CGD Policy Blogs
The COVID-19 pandemic has taken a significant toll on African economies. Despite the significant support for COVID-19 response provided by their bilateral and multilateral partners, African countries continue to face significant financing needs to protect lives and livelihood and bolster prospects for a stronger and more resilient economic recovery. In this light, the time for the international community to go big on supporting Africa’s pandemic crisis recovery is now.
How an Allocation of IMF SDRs To Africa Could Be Supported by A Multilateral Reallocation Initiative
A general SDR allocation has the potential to provide rapidly additional liquidity to African economies, thereby enhancing prospects for crisis mitigation and recovery.
In many African countries, the economic response to the crisis so far appears to have been broadly less consistent than the health response. For mitigation measures to be stronger and more effective, and for sustained recovery to take place, governments, central banks, and regional institutions will need to make tough policy choices, promote coordinated and collaborative policy implementation, and embrace bold and innovative reforms.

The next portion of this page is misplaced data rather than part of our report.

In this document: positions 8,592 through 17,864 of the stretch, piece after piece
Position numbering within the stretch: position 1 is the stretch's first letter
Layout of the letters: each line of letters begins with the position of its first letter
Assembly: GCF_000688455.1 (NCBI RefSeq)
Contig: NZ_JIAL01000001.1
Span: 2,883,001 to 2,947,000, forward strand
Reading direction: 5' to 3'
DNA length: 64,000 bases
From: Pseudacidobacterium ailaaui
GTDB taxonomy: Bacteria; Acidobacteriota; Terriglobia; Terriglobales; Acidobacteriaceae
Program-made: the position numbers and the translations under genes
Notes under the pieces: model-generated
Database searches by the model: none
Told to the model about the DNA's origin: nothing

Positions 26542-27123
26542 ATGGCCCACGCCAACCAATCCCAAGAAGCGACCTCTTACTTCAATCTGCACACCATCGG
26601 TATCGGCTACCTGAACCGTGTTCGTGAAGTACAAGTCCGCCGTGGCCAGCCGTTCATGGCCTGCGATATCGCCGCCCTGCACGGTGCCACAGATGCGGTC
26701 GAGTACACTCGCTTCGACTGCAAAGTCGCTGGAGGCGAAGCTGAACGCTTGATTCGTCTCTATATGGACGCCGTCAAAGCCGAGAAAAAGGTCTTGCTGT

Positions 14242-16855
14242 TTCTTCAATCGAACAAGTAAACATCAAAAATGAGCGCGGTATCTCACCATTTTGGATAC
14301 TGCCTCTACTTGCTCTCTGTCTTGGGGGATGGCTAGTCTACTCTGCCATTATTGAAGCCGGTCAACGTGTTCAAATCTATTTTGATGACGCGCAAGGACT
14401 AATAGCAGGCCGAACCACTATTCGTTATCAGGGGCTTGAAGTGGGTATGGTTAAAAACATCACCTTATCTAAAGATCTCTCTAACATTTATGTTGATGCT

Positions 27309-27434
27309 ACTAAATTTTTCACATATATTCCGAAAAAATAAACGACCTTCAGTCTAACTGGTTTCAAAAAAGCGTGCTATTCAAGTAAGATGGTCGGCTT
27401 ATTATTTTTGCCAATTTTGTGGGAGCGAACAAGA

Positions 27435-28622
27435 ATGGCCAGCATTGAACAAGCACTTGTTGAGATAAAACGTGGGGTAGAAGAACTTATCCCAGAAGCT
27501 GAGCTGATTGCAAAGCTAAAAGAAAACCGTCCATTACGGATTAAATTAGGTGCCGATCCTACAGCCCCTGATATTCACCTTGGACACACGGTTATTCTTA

Beyond the Money: How IFIs and MDBs Can Better Support Pandemic Recovery in African Low-Income Countries
This blog proposes some critical steps—many of which are long overdue—that international financial institutions (IFIs) and multilateral development banks (MDBs) must take if their money is to work more effectively to support African countries recover from the pandemic’s fallout.
The COVID-19 pandemic is taking a huge economic toll in low-income countries. The IMF has provided prompt support to help mitigate it, but it could and should do much more. The political commitment of the international community will be essential for the institution to fulfill its potential.
As part of their efforts to contain the economic, social, and political fallout from the COVID-19 crisis, many African countries have announced large fiscal stimulus packages. But planned fiscal responses will need to be crafted with caution to be most effective.